• In various non-limiting embodiments of the invention, an image can be processed to improve a corresponding display or print of the image. Referring now to FIG. 1, the image can comprise digital information representing an input set of luminance values 100 (also referred to herein as a “population”). Operations according to embodiments of the invention can apply dynamic range allocation 101 to the input luminance values 100, followed by tone mapping 102. The dynamic range allocation 101 and tone mapping 102 components can generate an output set of luminance values 103 with improved display qualities. In particular, the input set of luminance values 100 can correspond to an HDR image, and the output set of luminance values 103 can be suitable for generating a display or print for viewing or printing on an LDR device.
  • According to various non-limiting embodiments, operations of the dynamic range allocation 101 component can include dividing the input set of luminance values 100 into separate regions corresponding to particular luminance value ranges. A region value can be determined for each region.
  • Based at least in part on the region value, a quantity of range assigned to each region for tone mapping can be dynamically adjusted until each region meets a decision criterion or stopping condition, referred to herein as “concentration.” A region can be said to be concentrated if all luminance values therein are within a concentration interval or range. The concentration interval or range can be determined based on characteristics of luminance values in a corresponding region.
  • After a region is concentrated, operations of the tone mapping component 102 can include tone-mapping the concentrated region by quantization.
  • After quantization, adaptive techniques can be applied to the resulting tone-mapped images to adjust brightness or dimness.
  • 1. ILLUSTRATIVE EXAMPLE
  • FIGS. 2 and 3 illustrate, by way of example, concepts applied in various non-limiting embodiments of the invention. FIG. 2 shows a histogram for HDR data, with a luminance value axis 201 and a frequency axis 202. Solely by way of non-limiting illustrative example, the luminance data of the histogram has a mean of 1.0137, a standard deviation of 5.7835, a minimum value of 0, and a maximum value of 289.4849. FIG. 3 shows the same histogram and only focuses on the low luminance values.
  • If 3 bits are used to perform uniform quantization of an HDR image, as can be seen, most of the values are mapped to zero on the luminance axis 201, and consequently almost all details are lost.
  • By contrast, if the luminance range 201 is first divided into parts, and uniform quantization is separately performed on each part, the result will be improved. For example, if luminance values are divided into a region corresponding to values between 0 and 0.1 on the luminance axis 201, and a region corresponding to values above 0.1 on the luminance axis 201, and uniform quantization is performed separately on each region, the result will be improved. Global contrast is retained and there are certain values to retain local details as well.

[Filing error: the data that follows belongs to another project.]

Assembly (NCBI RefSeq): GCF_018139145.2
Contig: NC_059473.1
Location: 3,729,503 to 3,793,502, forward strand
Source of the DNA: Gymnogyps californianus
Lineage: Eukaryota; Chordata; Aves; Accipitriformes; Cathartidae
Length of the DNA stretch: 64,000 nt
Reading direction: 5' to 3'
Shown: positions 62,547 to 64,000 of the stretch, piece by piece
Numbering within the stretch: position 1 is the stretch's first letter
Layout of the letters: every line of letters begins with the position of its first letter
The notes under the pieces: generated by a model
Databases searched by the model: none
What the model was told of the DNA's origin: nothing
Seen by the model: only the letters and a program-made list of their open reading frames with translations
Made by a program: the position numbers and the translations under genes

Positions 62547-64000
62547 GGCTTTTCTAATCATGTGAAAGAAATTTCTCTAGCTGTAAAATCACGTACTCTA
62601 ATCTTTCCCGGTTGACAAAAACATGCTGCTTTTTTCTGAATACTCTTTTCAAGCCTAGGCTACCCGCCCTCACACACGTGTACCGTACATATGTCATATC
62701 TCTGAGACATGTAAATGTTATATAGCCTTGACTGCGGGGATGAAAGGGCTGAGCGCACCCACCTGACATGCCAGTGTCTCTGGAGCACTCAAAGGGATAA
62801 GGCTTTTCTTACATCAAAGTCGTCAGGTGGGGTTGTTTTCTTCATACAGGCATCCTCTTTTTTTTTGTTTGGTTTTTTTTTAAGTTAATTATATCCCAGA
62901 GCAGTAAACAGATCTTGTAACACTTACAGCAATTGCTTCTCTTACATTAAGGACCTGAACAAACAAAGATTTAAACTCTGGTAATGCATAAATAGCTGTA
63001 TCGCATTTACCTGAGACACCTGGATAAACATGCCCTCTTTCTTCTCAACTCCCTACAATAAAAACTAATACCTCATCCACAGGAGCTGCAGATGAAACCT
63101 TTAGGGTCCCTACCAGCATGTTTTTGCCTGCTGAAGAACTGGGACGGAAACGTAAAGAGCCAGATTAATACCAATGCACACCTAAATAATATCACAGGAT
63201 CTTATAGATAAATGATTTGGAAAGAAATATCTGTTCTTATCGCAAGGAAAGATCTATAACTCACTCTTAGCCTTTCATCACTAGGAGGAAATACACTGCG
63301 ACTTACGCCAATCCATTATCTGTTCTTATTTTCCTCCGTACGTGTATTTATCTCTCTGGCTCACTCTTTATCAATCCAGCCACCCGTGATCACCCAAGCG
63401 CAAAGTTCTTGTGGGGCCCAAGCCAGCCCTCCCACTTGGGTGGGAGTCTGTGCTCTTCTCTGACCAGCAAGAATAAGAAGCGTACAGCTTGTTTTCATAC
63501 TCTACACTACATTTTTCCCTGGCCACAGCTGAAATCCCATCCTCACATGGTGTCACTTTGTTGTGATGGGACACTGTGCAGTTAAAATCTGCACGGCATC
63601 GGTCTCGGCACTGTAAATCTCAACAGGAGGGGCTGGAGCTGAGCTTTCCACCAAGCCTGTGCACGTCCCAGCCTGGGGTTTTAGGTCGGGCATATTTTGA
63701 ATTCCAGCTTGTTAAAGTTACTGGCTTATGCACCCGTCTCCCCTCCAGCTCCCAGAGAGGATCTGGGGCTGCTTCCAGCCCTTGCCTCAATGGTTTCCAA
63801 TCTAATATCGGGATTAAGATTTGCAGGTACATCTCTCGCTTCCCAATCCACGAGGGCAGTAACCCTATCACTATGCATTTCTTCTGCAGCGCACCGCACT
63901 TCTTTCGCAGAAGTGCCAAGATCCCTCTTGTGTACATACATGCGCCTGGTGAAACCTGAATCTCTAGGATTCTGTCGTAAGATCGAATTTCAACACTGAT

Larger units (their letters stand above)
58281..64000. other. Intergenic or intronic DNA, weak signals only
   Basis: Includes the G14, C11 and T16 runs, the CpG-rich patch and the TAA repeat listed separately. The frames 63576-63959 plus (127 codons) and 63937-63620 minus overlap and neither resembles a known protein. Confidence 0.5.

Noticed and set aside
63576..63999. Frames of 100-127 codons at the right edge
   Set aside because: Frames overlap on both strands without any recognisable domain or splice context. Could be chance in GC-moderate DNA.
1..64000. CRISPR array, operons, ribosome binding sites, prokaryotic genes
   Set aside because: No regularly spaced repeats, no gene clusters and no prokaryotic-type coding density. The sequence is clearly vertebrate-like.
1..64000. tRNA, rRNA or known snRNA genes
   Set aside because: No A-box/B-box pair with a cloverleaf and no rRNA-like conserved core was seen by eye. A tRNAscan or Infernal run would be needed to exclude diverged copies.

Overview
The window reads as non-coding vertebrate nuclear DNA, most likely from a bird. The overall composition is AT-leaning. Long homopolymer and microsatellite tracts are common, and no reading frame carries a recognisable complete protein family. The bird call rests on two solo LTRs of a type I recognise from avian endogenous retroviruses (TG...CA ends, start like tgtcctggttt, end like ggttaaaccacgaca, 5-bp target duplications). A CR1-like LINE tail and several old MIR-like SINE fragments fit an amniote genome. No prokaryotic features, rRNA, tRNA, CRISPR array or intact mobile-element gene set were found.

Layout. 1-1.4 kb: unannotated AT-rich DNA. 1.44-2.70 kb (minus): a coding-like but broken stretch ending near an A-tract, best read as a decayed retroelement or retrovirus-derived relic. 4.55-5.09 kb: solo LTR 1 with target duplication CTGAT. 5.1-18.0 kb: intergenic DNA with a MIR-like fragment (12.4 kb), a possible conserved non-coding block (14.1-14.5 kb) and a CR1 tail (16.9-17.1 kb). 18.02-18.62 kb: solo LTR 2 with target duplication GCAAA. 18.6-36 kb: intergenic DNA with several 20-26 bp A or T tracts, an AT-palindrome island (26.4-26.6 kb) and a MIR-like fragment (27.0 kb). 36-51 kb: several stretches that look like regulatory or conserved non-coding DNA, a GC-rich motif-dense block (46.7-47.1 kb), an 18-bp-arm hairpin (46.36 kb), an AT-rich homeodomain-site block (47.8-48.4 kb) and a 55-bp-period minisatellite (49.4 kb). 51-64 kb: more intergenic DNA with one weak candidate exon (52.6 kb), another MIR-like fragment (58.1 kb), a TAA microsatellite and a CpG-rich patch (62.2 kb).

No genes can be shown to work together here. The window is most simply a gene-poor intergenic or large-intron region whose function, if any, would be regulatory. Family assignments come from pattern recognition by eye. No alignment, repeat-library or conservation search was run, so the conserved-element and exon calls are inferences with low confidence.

• 2. CONCENTRATION
  • In various non-limiting embodiments of the invention, concepts as illustrated in the above example are applied. Referring now to FIG. 4, in a dynamic range allocation component 101 (see FIG. 1), an input set of luminance values can be divided into a plurality of regions (block 401). Characteristics of the luminance values, such as their minimum, maximum, mean and standard deviation, in a corresponding region, can be determined (block 402). As shown in block 403, a decision criterion or stopping condition can be formed, based on the determination of block 402. The decision criterion or stopping condition can be based on a concentration interval or range determined based on the characteristics of the luminance values. The decision criterion can be applied to the luminance values in each region (block 404), and if the criterion is met, tone-mapping of the luminance values in each region can be performed (block 405).
  • In various non-limiting embodiments, the concentration interval or range can be defined in terms of a factor, referred to herein as Fstd, multiplied by the standard deviation for a corresponding region. To this end, the dynamic range allocation component 101 can include operations as shown in FIG. 5. Referring now to FIG. 5, input luminance values 100 (see FIG. 1) (L) of an image can be calculated (block 501) according to the following expression:

  • L=0.299×R+0.587×G+0.114×B  (1)
  • where R, G, and B correspond to red, green and blue, as in RGB pixel coloration. The RGB values can be in the form of digital data stored in a computer memory, for example. The RGB values may, for instance, have been captured by an image capture device, such as a digital camera. An initial population of luminance values (L), referred to herein for convenience as Region L, can be considered as a whole or global region that can be subsequently partitioned into separate regions. The luminance values of Region L can be sorted in ascending order.